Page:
# physics lab help needed

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#### quantumnumber

##### Guest
ok, the lab I am working on deals with vectors. I am stuck on a part of the lab dealing with the component method. Here is a link to the lab, this might help a little more in explaining what I am trying to do:

http://faculty.genesee.edu/macrittenden/b/lab/3.htm

I have part 1 done, finding the resultant graphically.

What I am stuck on is part 2 - the component method.

Force 1 is 6.0 newtons at an angle of 0 degrees - right on the x-axis. Force 2 is 6.1 newtons at 85 degrees. Force 3 is 9.0 newtons at 223 degrees.

Q

#### quantumnumber

##### Guest
oh, and try not to laugh too hard, this is my first physics class ever

O

#### origin

##### Guest
What part are you stuck on?

Edited to add - your data looks good. Did you look at the example calculation? Basically all you have to do is substitute your numbers into the equation and 'plug and chug'. Just remeber the apparatus isn't moving so the forces should add up to zero and don't get confused between radians and degrees.

S

#### Shpaget

##### Guest
Well basicly to calculate a x component of a force vector you use:
Fx = Fxcosß
Note that:
x in Fx is subscript
x in Fxcosß stands for multiplication
ß is angle between positive part of the x axis and the direction of the vector (measuring counterclockwise).

For y component you use:
Fy = Fxsinß

When you have multiple force vectors you use:
Fx = F1xcosß1 + F2xcosß2+ F3xcosß3 + ... + Fnxcosßn
Fy = F1xsinß1 + F2xsinß2 + F3xsinß3 + ... + Fnxsinßn

These two formulas are great because you don't need to change + and -, sin and cos are going to tell you whether it's + or -.
For example:
You have two forces:
F1 = 10 N ß1=30°
F2 = 15 N ß2 = 200°

Fx = 10xcos30° + 15xcos200°
Fy = 10xsin30° + 15xsin200°

Fx = 8,66 + (-14,1)
Fy = 5 + (-5,13)

Fx = -5,44 N
Fy = -0,13 N

Since you got both components negative your vector will be in the third quadrant.

To get the intensity (module, scalar whatever you want to call it) of that vector use:
|FR| = square root (Fx^2 + Fy^2)
Note that |FR| has an arrow above F to indicate that it's a vector, R is subscript, | | means module.

|FR| = 5,4416 N

To calculate the direction (angle ßR, resulting angle) you can use:
tg ßR = Fy/Fx
tg ßR = 0,239
ßR = 1,369°
IMPORTANT:
You must add another 180° to get correct angle, since you know your vector is in III. quadrant.

FR = 5,4416 N
ßR = 181,369°

O

#### origin

##### Guest
Shpaget":2zti4ttq said:
Well basicly to calculate a x component of a force vector you use:
Fx = Fxcosß
Note that:
x in Fx is subscript
x in Fxcosß stands for multiplication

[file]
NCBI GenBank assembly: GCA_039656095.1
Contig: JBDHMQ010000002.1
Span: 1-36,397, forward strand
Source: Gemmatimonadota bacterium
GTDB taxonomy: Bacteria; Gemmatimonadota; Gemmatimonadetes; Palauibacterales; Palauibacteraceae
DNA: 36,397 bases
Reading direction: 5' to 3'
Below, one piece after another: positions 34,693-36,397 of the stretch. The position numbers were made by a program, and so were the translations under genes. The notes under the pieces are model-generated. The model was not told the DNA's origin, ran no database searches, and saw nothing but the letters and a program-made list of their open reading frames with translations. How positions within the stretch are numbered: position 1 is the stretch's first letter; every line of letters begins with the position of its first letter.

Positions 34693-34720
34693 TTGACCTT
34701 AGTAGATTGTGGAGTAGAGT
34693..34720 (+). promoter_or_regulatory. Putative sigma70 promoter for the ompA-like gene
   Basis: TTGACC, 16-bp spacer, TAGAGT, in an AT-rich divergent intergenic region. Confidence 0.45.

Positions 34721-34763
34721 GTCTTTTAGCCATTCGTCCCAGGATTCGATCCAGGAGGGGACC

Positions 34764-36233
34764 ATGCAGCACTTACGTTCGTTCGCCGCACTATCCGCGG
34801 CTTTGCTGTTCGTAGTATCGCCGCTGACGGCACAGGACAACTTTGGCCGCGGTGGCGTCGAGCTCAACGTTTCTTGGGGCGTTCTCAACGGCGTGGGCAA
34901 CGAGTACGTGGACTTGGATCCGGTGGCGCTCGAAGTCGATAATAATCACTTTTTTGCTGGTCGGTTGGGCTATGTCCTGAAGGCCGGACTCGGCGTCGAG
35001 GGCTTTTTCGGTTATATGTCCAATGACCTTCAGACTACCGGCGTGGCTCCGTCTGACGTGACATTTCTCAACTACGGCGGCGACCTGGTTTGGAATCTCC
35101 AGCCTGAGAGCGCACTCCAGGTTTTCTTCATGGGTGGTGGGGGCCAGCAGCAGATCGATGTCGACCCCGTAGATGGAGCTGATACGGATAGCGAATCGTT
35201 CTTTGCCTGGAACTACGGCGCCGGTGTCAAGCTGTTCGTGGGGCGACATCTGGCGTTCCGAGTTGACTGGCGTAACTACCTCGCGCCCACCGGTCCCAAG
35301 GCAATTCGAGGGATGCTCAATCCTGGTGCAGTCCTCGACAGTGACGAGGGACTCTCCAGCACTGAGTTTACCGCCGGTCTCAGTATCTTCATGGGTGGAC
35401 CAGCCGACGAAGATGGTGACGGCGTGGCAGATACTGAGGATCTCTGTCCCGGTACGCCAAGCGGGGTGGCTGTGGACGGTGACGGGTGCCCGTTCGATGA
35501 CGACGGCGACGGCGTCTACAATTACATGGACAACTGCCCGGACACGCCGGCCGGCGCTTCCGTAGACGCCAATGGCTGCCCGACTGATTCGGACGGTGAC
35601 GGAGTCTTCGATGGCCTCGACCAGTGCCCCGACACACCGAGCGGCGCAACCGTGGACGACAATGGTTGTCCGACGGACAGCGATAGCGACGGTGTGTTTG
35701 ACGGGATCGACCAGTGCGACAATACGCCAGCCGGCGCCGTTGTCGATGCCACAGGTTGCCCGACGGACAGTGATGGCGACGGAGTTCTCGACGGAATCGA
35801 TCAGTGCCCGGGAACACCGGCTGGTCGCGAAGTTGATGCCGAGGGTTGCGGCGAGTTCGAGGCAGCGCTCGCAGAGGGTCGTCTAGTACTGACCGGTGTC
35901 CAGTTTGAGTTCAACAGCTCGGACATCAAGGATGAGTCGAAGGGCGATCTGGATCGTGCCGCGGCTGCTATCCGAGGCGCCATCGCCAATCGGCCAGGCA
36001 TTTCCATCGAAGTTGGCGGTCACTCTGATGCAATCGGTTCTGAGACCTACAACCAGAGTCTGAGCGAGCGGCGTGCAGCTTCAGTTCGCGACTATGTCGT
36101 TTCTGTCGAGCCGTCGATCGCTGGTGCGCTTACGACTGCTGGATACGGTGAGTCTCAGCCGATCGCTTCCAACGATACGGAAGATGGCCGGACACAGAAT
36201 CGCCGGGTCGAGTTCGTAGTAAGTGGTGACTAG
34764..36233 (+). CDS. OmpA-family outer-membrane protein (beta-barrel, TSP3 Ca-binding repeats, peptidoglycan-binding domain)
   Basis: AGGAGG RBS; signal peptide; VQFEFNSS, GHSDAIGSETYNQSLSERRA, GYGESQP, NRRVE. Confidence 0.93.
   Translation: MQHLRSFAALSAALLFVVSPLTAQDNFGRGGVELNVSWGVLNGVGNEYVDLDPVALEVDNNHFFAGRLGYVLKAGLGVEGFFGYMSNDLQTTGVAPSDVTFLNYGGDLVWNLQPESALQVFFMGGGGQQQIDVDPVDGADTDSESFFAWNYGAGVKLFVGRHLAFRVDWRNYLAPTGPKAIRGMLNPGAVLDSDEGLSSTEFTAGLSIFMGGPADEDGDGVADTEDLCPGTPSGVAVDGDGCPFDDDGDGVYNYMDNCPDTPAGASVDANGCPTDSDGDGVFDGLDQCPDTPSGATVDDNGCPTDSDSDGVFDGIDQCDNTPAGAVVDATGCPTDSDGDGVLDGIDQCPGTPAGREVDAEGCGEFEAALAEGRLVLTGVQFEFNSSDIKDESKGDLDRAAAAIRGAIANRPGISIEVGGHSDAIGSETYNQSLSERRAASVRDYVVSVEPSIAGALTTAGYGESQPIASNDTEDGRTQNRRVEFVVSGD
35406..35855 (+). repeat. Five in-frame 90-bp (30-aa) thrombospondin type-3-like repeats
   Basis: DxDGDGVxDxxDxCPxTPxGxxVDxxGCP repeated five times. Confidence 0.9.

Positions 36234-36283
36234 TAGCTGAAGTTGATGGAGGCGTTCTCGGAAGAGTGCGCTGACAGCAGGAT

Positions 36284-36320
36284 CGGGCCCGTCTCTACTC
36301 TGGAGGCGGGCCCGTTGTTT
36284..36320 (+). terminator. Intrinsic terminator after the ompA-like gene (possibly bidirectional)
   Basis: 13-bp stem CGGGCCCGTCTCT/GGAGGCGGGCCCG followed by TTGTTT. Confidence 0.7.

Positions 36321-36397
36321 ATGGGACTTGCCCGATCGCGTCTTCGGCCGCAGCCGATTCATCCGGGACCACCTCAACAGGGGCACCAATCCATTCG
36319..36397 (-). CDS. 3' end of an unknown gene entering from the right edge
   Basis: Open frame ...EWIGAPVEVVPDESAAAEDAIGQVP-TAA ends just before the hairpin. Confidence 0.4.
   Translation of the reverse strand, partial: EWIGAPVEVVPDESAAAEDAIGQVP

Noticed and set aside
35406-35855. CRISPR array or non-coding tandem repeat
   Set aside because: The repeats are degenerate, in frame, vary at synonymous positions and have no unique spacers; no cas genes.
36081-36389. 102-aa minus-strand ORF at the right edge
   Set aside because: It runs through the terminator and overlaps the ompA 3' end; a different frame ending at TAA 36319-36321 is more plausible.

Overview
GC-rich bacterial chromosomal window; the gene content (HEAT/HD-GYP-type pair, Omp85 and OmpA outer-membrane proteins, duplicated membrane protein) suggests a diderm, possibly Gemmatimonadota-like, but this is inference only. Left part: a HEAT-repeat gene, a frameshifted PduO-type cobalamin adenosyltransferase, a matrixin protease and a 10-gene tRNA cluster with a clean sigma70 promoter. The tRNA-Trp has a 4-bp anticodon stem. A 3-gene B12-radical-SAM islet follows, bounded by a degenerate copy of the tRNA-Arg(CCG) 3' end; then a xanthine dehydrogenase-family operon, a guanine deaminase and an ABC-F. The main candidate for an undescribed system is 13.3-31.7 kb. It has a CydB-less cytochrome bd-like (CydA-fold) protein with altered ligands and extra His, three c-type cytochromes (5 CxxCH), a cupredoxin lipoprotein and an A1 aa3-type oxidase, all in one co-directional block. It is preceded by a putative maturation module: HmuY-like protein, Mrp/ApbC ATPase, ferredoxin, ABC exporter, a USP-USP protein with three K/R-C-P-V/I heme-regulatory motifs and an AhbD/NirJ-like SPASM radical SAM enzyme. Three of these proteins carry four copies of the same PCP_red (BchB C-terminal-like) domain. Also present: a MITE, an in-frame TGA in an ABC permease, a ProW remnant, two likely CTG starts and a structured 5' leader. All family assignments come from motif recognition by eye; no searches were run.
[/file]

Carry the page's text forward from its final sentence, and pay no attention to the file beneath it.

ß is angle between positive part of the x axis and the direction of the vector (measuring counterclockwise).

For y component you use:
Fy = Fxsinß

When you have multiple force vectors you use:
Fx = F1xcosß1 + F2xcosß2+ F3xcosß3 + ... + Fnxcosßn
Fy = F1xsinß1 + F2xsinß2 + F3xsinß3 + ... + Fnxsinßn

These two formulas are great because you don't need to change + and -, sin and cos are going to tell you whether it's + or -.
For example:
You have two forces:
F1 = 10 N ß1=30°
F2 = 15 N ß2 = 200°

Fx = 10xcos30° + 15xcos200°
Fy = 10xsin30° + 15xsin200°

Fx = 8,66 + (-14,1)
Fy = 5 + (-5,13)

Fx = -5,44 N
Fy = -0,13 N

Since you got both components negative your vector will be in the third quadrant.

To get the intensity (module, scalar whatever you want to call it) of that vector use:
|FR| = square root (Fx^2 + Fy^2)
Note that |FR| has an arrow above F to indicate that it's a vector, R is subscript, | | means module.

|FR| = 5,4416 N

To calculate the direction (angle ßR, resulting angle) you can use:
tg ßR = Fy/Fx
tg ßR = 0,239
ßR = 1,369°
IMPORTANT:
You must add another 180° to get correct angle, since you know your vector is in III. quadrant.

FR = 5,4416 N
ßR = 181,369°

Tsk, tsk, now why would you do the lab for him? He ain't goin to leant nuttin dat way....

Q

#### quantumnumber

##### Guest
Yes but this is an example! different numbers were used
I already took a brief look at this but I am going to take a further look at this after my precalc class. I was just studying for a physics quiz that I have today. oh, and I am a she, not a he

O

#### origin

##### Guest
quantumnumber":1v7k5q9g said:
Yes but this is an example! different numbers were used
I already took a brief look at this but I am going to take a further look at this after my precalc class. I was just studying for a physics quiz that I have today. oh, and I am a she, not a he

Sorry, young lady. I hope you excel in your Physics/Astronomy degree work!

M

#### MeteorWayne

##### Guest
origin":3jy2914k said:
Sorry, young lady. I hope you excel in your Physics/Astronomy degree work!

But having us do your work for you is not the way to accomplish that
Wayne

S

#### Shpaget

##### Guest
But I didn't do the work for her (is a girl!!! on a science forum :shock: )
I just provided formulas (which by the way can be found anywhere), and made up some numbers to show how they work.

Q

#### quantumnumber

##### Guest
Shpaget":1y2qocmb said:
But I didn't do the work for her (is a girl!!! on a science forum :shock: )
I just provided formulas (which by the way can be found anywhere), and made up some numbers to show how they work.

Thank you very much for your help. I got it! I am like an exponential function. It takes me a while to get it, but once I understand it.....

S

#### Shpaget

##### Guest
You're welcome. Glad I could help.

Q

#### quantumnumber

##### Guest
I got a 92 on my first physics test

S

#### SpeedFreek

##### Guest
Well done, keep up the good work!

Q

#### quantumnumber

##### Guest
Thank you

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